For the aims of this article we do not mention all the results concerning which type of property of the banks was chosen, that information will be published in other articles on the results of the current study. But it is necessary to say that 12,4% of the respondents unambiguously would choose international bank for their assets to be kept with.

As for the negative information for the transnational and particularly foreign transnational banks that can’t be skipped, we should tell the following. Some 8% of our respondents declared that they never had the need in use of foreign banks’ facilities and do not intend to do so, or have not enough budget to manage and they are not regarding foreign banks as proper provider of services.

If transnational bank than which: motivations to become a client.

We also studied the topic for transnational banks specially situated abroad. The respondents were asked firstly if they would rather use the services of a transnational or national bank abroad in case of need. That also meant operations with their accounts, credit cards, currencies abroad. Most part of interviewed declared that they would prefer internationally operating bank not a small regional/national institution. 67,6% of respondents ticked out that they would use transnational banks’ services for payments, money transfer, short-term deposits and currency exchange both as individuals and legal entities if they are abroad. The remaining 25,7% decided that local banks with no subsidiaries in other countries would do better.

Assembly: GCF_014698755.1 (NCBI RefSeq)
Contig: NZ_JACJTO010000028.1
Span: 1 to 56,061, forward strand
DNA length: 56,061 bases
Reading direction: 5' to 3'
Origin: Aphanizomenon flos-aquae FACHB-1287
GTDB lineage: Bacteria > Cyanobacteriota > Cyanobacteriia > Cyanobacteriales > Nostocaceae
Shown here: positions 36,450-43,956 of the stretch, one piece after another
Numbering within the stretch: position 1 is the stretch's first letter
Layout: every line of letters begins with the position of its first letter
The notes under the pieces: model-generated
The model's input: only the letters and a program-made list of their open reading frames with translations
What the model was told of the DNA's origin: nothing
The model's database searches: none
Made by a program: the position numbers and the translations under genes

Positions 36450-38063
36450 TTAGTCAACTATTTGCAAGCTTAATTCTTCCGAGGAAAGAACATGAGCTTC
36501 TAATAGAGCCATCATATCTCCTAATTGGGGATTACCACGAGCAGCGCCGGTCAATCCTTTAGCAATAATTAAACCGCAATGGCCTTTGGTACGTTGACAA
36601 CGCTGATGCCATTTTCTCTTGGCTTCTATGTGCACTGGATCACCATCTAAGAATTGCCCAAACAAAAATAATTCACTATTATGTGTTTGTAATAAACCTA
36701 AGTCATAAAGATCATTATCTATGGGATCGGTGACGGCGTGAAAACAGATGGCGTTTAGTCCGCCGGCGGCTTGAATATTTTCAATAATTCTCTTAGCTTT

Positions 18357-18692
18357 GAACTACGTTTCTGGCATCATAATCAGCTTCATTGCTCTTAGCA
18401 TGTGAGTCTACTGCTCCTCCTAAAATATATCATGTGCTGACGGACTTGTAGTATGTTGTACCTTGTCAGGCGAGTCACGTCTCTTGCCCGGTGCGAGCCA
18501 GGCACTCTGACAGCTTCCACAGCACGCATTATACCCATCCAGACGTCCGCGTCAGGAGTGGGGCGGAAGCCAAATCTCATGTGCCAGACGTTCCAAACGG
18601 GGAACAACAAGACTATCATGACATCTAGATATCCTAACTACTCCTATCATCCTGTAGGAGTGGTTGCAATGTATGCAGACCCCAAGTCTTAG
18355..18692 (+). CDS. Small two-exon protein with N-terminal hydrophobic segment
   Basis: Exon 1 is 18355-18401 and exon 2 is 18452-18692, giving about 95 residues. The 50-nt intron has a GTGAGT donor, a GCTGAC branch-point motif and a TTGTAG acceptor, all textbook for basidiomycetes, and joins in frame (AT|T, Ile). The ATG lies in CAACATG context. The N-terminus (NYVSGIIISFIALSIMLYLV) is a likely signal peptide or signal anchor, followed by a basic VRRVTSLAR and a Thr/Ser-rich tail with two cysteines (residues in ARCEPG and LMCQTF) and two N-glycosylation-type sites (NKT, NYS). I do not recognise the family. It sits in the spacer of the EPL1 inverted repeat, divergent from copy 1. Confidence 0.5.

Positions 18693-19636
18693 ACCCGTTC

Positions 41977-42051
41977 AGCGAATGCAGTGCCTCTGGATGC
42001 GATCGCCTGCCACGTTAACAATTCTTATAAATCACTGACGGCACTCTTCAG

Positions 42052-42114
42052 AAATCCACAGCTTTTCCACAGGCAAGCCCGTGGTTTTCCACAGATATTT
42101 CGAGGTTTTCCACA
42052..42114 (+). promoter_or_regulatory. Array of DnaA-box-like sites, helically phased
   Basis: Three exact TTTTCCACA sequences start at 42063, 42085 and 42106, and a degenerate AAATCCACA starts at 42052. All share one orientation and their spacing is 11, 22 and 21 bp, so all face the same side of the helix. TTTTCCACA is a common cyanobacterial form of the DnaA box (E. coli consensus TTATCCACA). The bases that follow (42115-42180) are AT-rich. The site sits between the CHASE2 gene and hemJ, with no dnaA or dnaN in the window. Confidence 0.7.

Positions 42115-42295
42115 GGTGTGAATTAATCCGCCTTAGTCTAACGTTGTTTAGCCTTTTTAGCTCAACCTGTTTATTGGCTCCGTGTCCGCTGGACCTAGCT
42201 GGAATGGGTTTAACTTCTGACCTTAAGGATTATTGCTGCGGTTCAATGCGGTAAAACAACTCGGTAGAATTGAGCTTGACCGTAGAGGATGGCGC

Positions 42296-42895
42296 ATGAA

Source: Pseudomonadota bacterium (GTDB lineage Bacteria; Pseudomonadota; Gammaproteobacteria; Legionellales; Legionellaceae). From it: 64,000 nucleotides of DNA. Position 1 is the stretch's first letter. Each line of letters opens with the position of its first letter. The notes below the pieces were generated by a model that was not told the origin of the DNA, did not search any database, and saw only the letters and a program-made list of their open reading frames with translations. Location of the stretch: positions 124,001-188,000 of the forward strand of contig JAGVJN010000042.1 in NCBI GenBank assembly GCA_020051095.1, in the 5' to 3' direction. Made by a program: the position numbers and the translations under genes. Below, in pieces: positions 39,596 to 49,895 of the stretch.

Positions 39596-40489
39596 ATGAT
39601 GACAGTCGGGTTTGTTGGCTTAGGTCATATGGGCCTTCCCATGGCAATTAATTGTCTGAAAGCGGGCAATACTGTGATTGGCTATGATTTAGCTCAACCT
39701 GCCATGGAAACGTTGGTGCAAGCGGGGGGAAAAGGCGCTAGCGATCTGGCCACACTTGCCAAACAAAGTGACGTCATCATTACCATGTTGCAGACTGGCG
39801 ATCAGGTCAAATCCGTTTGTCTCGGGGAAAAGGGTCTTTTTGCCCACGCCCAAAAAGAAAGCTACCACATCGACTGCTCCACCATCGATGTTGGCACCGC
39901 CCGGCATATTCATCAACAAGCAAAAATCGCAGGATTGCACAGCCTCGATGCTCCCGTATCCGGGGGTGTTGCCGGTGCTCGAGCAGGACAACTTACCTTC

More than a half of those preferring transnational banks for their external financial operations motivated their choice by personal experience and preference. Some positive examples were marked, such as BNP, RZB, Raiffeisen bank. About 10% of respondents marked that even if they use banking services abroad their actions can have consequences afterwards and they need to have the opportunity to decide questions in Moscow and most part of top-20 transnational banks have their subsidiaries (representative offices) in Moscow.